Odds are you have seen some of the more recent grand offerings from masters of time lapse photography, such as Randy Halverson and Terje Sorgjerd. DPS also has a post on how to shoot these types of videos using a camera and something known as an intervalometer. But what is this device and what does it do for other photography techniques.
An intervalometer is a device that plugs into a camera and controls how often, how long and how many shots are taken. Models vary from manufacturer to manufacturer but they all serve the same purpose. Think of it as the old remote blub plunger on steroids.
The Canon model TC-80N3 pictured at right is indicative of many models available today. Some of its key features include:
- Locking shutter release for ultra long exposures shot manually (while reducing camera shake from holding the shutter release on the camera).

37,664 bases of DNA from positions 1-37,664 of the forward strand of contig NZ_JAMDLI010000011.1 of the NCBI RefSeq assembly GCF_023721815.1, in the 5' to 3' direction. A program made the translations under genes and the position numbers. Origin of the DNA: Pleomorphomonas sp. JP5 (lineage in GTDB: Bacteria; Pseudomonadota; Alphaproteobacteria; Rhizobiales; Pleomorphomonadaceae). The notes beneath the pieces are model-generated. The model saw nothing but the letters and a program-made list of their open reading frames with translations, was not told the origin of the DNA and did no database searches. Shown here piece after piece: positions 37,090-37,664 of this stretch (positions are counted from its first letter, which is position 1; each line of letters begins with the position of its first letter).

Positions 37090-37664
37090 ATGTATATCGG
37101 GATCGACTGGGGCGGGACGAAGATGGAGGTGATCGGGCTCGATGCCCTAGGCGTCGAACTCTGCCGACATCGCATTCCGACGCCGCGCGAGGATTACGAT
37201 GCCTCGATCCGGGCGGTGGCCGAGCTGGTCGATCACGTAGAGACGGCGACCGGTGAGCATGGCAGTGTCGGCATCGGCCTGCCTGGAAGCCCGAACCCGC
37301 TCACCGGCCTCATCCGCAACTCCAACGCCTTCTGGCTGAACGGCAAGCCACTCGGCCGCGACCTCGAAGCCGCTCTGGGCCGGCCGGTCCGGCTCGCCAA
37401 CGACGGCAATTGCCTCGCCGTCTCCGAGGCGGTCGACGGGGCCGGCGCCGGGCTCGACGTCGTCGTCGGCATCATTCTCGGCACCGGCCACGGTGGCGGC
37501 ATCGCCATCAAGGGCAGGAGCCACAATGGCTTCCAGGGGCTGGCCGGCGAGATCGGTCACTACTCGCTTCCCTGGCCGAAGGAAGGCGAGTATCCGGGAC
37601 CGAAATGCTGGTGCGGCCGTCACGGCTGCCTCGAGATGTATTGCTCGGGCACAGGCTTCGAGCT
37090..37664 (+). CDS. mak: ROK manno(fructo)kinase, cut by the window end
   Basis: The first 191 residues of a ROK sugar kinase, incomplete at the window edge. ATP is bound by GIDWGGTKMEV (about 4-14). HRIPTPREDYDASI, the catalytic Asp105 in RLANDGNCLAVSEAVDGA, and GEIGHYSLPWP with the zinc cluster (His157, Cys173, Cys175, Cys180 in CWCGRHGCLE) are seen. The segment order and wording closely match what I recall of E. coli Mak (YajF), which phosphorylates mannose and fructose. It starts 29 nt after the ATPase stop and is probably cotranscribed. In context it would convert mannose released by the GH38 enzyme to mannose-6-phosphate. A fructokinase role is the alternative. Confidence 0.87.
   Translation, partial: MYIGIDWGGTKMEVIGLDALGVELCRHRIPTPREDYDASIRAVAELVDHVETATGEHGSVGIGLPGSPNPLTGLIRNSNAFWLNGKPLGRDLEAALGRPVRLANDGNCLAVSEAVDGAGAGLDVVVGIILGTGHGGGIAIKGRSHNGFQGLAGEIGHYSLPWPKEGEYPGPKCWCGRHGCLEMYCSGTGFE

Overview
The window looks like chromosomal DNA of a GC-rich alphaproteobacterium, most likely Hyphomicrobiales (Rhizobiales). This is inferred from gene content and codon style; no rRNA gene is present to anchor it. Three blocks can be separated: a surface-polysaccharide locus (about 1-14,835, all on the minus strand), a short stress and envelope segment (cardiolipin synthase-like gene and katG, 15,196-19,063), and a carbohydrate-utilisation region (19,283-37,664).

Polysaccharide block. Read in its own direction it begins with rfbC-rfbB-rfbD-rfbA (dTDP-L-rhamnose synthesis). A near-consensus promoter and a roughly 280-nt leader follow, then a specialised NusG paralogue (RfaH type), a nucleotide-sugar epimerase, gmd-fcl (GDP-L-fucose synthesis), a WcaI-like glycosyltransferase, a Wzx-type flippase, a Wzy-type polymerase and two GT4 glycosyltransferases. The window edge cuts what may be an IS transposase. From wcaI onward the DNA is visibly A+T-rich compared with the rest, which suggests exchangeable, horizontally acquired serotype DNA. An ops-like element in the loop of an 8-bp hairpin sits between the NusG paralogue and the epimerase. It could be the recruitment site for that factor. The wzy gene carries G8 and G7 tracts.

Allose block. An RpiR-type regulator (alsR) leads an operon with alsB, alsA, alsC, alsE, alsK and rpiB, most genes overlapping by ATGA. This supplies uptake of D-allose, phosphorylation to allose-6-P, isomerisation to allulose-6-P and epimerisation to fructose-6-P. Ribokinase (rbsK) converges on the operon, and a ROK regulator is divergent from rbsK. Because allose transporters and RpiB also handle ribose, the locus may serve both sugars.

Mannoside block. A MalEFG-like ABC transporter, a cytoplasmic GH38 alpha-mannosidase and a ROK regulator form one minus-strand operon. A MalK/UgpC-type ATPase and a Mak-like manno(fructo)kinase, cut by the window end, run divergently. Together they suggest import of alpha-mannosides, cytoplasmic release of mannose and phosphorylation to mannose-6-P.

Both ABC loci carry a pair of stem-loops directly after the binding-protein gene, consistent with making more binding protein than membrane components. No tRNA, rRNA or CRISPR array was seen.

- Initial self timer for first shot, selectable up to a 100 hours in advance.
- Interval between shots, selectable to a max of 100 hours between shots.
- Exposure length. Each shot can be controlled by the camera shutter speed setting, or set to bulb (if one second or more) and controlled by the intervalometer with times up to 100 hours available.
- Number of shots to be taken, selectable up to 99 frames.
The intervalometer can be used for more than just shooting time lapse films. Other uses include:
- Shooting images for a stacked composition, such as star trails photos.
- Hands free long shutter speeds for blurred action.
- Delayed shots for setting up a remote camera timed to fire at a given moment.
- Creative self portraits, functioning much like the iPhone Photobooth app, but with the ability to keep shooting one image every second for 1.5 minutes.
For the creative types, you can even build your own intervalometer from a scientific calculator and a bit of ingenuity. Instructions can be found on Instructables.com.
What creative uses have you found for using an intervalometer Share your ideas in the comments section below.